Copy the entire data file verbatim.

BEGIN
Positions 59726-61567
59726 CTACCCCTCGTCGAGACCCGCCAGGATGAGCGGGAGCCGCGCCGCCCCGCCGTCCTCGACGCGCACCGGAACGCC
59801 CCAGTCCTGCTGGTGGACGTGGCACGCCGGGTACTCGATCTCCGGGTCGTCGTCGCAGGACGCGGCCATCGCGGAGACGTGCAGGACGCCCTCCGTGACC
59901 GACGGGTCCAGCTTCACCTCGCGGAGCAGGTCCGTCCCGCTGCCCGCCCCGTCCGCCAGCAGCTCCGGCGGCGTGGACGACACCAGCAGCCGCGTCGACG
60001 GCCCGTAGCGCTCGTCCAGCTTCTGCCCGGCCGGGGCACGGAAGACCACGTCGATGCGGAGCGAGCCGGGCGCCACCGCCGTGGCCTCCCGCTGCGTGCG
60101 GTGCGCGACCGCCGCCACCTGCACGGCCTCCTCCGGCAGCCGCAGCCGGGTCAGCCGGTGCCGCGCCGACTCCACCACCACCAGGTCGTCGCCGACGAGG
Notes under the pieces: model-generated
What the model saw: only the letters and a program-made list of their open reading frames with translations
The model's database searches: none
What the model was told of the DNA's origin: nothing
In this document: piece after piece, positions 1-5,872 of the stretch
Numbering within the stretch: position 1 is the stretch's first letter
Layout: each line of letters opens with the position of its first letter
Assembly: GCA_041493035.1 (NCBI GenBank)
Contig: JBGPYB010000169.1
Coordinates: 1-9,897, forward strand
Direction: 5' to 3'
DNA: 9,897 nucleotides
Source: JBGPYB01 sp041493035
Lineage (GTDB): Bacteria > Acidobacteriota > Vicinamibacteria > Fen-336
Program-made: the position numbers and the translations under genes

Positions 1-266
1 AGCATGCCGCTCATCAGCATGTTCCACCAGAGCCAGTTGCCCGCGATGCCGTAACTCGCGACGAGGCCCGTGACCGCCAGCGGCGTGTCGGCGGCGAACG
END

Positions 59726-61567
59726 CTACCCCTCGTCGAGACCCGCCAGGATGAGCGGGAGCCGCGCCGCCCCGCCGTCCTCGACGCGCACCGGAACGCC
59801 CCAGTCCTGCTGGTGGACGTGGCACGCCGGGTACTCGATCTCCGGGTCGTCGTCGCAGGACGCGGCCATCGCGGAGACGTGCAGGACGCCCTCCGTGACC
59901 GACGGGTCCAGCTTCACCTCGCGGAGCAGGTCCGTCCCGCTGCCCGCCCCGTCCGCCAGCAGCTCCGGCGGCGTGGACGACACCAGCAGCCGCGTCGACG
60001 GCCCGTAGCGCTCGTCCAGCTTCTGCCCGGCCGGGGCACGGAAGACCACGTCGATGCGGAGCGAGCCGGGCGCCACCGCCGTGGCCTCCCGCTGCGTGCG
60101 GTGCGCGACCGCCGCCACCTGCACGGCCTCCTCCGGCAGCCGCAGCCGGGTCAGCCGGTGCCGCGCCGACTCCACCACCACCAGGTCGTCGCCGACGAGG
Notes under the pieces: model-generated
What the model saw: only the letters and a program-made list of their open reading frames with translations
The model's database searches: none
What the model was told of the DNA's origin: nothing
In this document: piece after piece, positions 1-5,872 of the stretch
Numbering within the stretch: position 1 is the stretch's first letter
Layout: each line of letters opens with the position of its first letter
Assembly: GCA_041493035.1 (NCBI GenBank)
Contig: JBGPYB010000169.1
Coordinates: 1-9,897, forward strand
Direction: 5' to 3'
DNA: 9,897 nucleotides
Source: JBGPYB01 sp041493035
Lineage (GTDB): Bacteria > Acidobacteriota > Vicinamibacteria > Fen-336
Program-made: the position numbers and the translations under genes

Positions 1-266
1 AGCATGCCGCTCATCAGCATGTTCCACCAGAGCCAGTTGCCCGCGATGCCGTAACTCGCGACGAGGCCCGTGACCGCCAGCGGCGTGTCGGCGGCGAACG